'From pioneers to parity?' - extract from a speech by Harriet Harman MP

8 Mar 2018
Harriet Harman speaker to new Members of Parliament

In this extract from a recent speech, Harriet Harman MP reflects on over 30 years at the centre of British politics, from successfully contesting a by-election as a young pregnant women in 1983, through the difficult campaigns for greater representation for women in Parliament, to some of the major policy changes that have marked her career.

Rt Hon Harriet Harman MP, Member for Camberwell and Peckham
Rt Hon Harriet Harman MP,
Member for Camberwell and Peckham

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This is an extract from the 2018 Alice Bacon Memorial Lecture, ‘From pioneers to parity? 100 years of suffrage’, delivered by Harriet Harman MP to Leeds University on 25 January, 2018. The full text is available to download here (pdf). Alice Bacon was elected as Yorkshire’s first woman MP in 1945, and represented the constituencies of Leeds North East and Leeds South East between 1945 and 1970. We are publishing this extract as part of our 'Vote 100' blog series, marking the centenary year of the first women in the UK getting the vote.

… Alice [Bacon] was one of 24 women MPs in 1945. By the late 70’s and early 80’s when I was deeply involved in the Women’s Movement and Labour politics there were only 19 women MPs out of 650. So the ‘quota’, if you like, was three per cent, and that was it.

But we were determined to change the face of Parliament. We thought – women all up and down the country – we’ve got to get into Parliament. We don’t want to be asking men to do things for women. We want to be in there; to be part of the decision-making. And in my constituency, Camberwell and Peckham, when the [sitting] MP said he was going to retire, they made a decision: that in London, in the heat of the Women’s Movement, they only wanted a woman MP. They didn’t pass a resolution about that, but that was very much part of the spirit of it – like Rachel [Reeve] ’s constituency, Leeds West, which made a resolution [to select] a woman to increase women’s representation in Parliament, and here in Leeds [Central] .

So, I got selected along with a load of other women in constituencies we were going to fight in 1983. And that was going to be the moment when there was going to be a big breakthrough.

Sadly, the MP I was due to replace, Harry Lamborn, died and there was therefore a by-election. But at that time I was pregnant, hoping that by the time I’d had the baby and sorted myself out – although that never actually happens until they’re about 30! – we could have a general election. But suddenly [Harry Lamborn] died – and I was 5 months pregnant. And it really was the elephant in the room. Nobody wanted to say, “For heaven’s sake you’re pregnant! You can’t fight a by-election pregnant!”

It was mad, really, because the Women’s Movement [taught you] that if anybody said you couldn’t do something, you had to do it. I only had to know that somebody was thinking I couldn’t stand for [a] by-election pregnant to know I was going to do it. And of course, my husband, not knowing anything about babies or pregnancy, said, “Of course you can do it, it’s going to [be] absolutely fine.” And so I got into Parliament, hoping there would be a great load of women arriving in 1983 – to be the class of ‘83 that was going to change everything. But when I first arrived in the House of Commons it was very daunting. I was one of only 10 women Labour MPs and there was an overwhelming Tory majority. London was almost entirely Tory and I was a Labour MP in London. There were hardly any women – as I say, only 10 Labour women – and a much older Commons; and I was only 32… and pregnant.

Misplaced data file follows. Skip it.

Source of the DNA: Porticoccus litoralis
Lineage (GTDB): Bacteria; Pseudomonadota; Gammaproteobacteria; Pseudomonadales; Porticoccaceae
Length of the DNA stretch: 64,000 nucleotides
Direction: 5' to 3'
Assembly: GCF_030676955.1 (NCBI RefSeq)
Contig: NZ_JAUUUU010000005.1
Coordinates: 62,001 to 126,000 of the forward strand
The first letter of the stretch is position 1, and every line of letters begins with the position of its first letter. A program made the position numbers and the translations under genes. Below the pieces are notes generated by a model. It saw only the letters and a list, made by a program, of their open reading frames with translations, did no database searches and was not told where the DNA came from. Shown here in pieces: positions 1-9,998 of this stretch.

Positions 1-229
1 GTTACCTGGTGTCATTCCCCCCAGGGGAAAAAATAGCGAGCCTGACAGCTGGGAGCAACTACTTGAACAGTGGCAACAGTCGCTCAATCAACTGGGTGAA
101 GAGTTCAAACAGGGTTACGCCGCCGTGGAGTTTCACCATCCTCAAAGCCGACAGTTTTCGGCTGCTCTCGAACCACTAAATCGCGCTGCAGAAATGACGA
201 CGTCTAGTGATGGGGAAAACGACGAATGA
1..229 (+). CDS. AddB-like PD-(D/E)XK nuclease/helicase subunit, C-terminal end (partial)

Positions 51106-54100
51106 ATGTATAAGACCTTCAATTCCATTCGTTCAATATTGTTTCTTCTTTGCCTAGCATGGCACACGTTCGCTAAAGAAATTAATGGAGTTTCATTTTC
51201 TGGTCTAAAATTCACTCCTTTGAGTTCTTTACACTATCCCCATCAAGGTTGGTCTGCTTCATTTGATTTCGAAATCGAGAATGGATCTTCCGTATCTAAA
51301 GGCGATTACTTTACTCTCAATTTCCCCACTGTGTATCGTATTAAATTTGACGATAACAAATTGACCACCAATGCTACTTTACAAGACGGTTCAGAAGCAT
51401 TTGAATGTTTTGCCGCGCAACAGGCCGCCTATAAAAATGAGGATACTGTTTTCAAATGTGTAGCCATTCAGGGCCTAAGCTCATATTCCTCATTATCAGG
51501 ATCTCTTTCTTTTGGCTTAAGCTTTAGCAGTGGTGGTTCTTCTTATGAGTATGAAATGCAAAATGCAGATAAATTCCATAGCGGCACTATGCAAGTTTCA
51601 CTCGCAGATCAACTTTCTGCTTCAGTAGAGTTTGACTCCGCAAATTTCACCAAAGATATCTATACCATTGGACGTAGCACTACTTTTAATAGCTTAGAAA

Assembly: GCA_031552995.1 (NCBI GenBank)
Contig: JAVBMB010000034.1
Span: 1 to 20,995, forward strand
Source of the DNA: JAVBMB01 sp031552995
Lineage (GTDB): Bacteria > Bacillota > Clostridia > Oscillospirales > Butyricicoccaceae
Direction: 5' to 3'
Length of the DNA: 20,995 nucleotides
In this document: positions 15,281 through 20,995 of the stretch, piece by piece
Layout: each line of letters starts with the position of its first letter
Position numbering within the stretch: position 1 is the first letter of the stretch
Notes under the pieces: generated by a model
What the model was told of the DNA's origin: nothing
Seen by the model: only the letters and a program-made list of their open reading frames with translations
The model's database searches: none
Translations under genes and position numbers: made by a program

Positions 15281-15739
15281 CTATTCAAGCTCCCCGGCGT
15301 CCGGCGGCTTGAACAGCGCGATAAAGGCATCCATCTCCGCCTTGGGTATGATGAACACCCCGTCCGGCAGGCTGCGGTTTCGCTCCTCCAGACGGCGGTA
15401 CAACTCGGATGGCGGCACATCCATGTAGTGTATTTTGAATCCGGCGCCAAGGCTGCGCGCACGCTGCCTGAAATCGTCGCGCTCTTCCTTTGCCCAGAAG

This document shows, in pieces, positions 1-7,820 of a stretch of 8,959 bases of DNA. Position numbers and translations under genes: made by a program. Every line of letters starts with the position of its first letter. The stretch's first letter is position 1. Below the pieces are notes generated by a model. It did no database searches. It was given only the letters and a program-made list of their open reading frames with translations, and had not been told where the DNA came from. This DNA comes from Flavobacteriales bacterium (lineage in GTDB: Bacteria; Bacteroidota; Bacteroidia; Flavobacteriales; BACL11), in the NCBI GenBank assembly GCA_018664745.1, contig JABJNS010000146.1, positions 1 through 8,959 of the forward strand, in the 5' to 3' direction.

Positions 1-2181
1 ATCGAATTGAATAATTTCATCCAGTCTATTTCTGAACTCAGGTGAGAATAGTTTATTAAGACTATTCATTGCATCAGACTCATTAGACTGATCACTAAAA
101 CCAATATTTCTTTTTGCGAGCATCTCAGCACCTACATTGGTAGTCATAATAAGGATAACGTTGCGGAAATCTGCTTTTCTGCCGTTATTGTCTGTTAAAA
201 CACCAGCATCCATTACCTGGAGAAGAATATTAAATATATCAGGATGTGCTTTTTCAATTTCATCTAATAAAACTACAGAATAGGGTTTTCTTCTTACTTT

I remember, as those huge doors to the House of Commons swung open – because when you’re elected in a by-election you have to walk down the carpet with everybody staring at you, bow three times, try not to trip over, walk on another three steps, again with everybody staring at you, and they were obviously all men in suits, because that’s the way it was – I felt a sort of prickling on my skin and begun thinking, “You’re wearing the wrong thing,” because I was wearing a red velvet maternity dress… I had hoped all these women would arrive in 1983, but Labour did so badly we actually lost women MPs.

The thing is, the fortunes of women’s representation are the fortunes of women in the Labour Party and women in the Labour movement. All the ground that has been gained has been pushed forward by Labour women and the Tories have followed. [The Tories] looked like the Politburo of the 1950s – loads and loads of men. Women in the Tory Party have therefore said, “Look, there’s so many women in the Labour Party, we look ridiculous and old-fashioned and discriminatory – we’ve got to have more women!” So, as we began the painful process of getting more women into Parliament as Labour MPs, we made the case for more women MPs. And everybody was like, “Yeah, it’s the Labour Party, the party of women and equality – we totally agree with you.” And yet nothing changed. So then we argued for a change in the rules. We said, we’ve got to stop having these all-male shortlists for Labour safe seats where the only candidates interviewed are men; we’ve got to have a woman on every shortlist. This caused absolute outrage, fury and defensiveness from the men, who felt it was somehow a criticism of them, when it wasn’t – it was just wanting to advance women.

But we managed to get it through – a woman on every shortlist – and nothing changed, so we thought, well, we’ll have to be even bolder and we argued that 50 per cent of the shortlist must be women. More huge rows, more backlash and, as you can imagine, the 50 per cent of the shortlist who were men got selected, so nothing changed.